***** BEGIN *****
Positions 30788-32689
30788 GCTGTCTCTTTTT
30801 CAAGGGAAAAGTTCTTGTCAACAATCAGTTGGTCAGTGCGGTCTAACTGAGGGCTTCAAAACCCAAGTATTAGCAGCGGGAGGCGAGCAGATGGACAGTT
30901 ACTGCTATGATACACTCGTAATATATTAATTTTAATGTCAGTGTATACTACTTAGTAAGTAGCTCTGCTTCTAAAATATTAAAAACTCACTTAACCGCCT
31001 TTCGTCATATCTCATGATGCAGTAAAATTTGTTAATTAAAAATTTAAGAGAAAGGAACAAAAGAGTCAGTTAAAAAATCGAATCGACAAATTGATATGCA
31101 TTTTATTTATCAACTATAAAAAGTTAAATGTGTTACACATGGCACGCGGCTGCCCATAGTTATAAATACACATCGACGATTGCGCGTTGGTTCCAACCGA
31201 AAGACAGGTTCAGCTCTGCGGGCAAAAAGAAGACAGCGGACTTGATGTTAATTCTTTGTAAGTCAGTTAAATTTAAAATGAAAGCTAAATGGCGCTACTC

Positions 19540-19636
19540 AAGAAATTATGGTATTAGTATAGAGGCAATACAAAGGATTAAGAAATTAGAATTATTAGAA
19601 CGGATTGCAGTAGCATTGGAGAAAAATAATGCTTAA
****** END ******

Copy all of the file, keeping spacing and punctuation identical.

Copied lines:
Positions 30788-32689
30788 GCTGTCTCTTTTT
30801 CAAGGGAAAAGTTCTTGTCAACAATCAGTTGGTCAGTGCGGTCTAACTGAGGGCTTCAAAACCCAAGTATTAGCAGCGGGAGGCGAGCAGATGGACAGTT
30901 ACTGCTATGATACACTCGTAATATATTAATTTTAATGTCAGTGTATACTACTTAGTAAGTAGCTCTGCTTCTAAAATATTAAAAACTCACTTAACCGCCT
31001 TTCGTCATATCTCATGATGCAGTAAAATTTGTTAATTAAAAATTTAAGAGAAAGGAACAAAAGAGTCAGTTAAAAAATCGAATCGACAAATTGATATGCA
31101 TTTTATTTATCAACTATAAAAAGTTAAATGTGTTACACATGGCACGCGGCTGCCCATAGTTATAAATACACATCGACGATTGCGCGTTGGTTCCAACCGA
31201 AAGACAGGTTCAGCTCTGCGGGCAAAAAGAAGACAGCGGACTTGATGTTAATTCTTTGTAAGTCAGTTAAATTTAAAATGAAAGCTAAATGGCGCTACTC

Positions 19540-19636
19540 AAGAAATTATGGTATTAGTATAGAGGCAATACAAAGGATTAAGAAATTAGAATTATTAGAA
19601 CGGATTGCAGTAGCATTGGAGAAAAATAATGCTTAA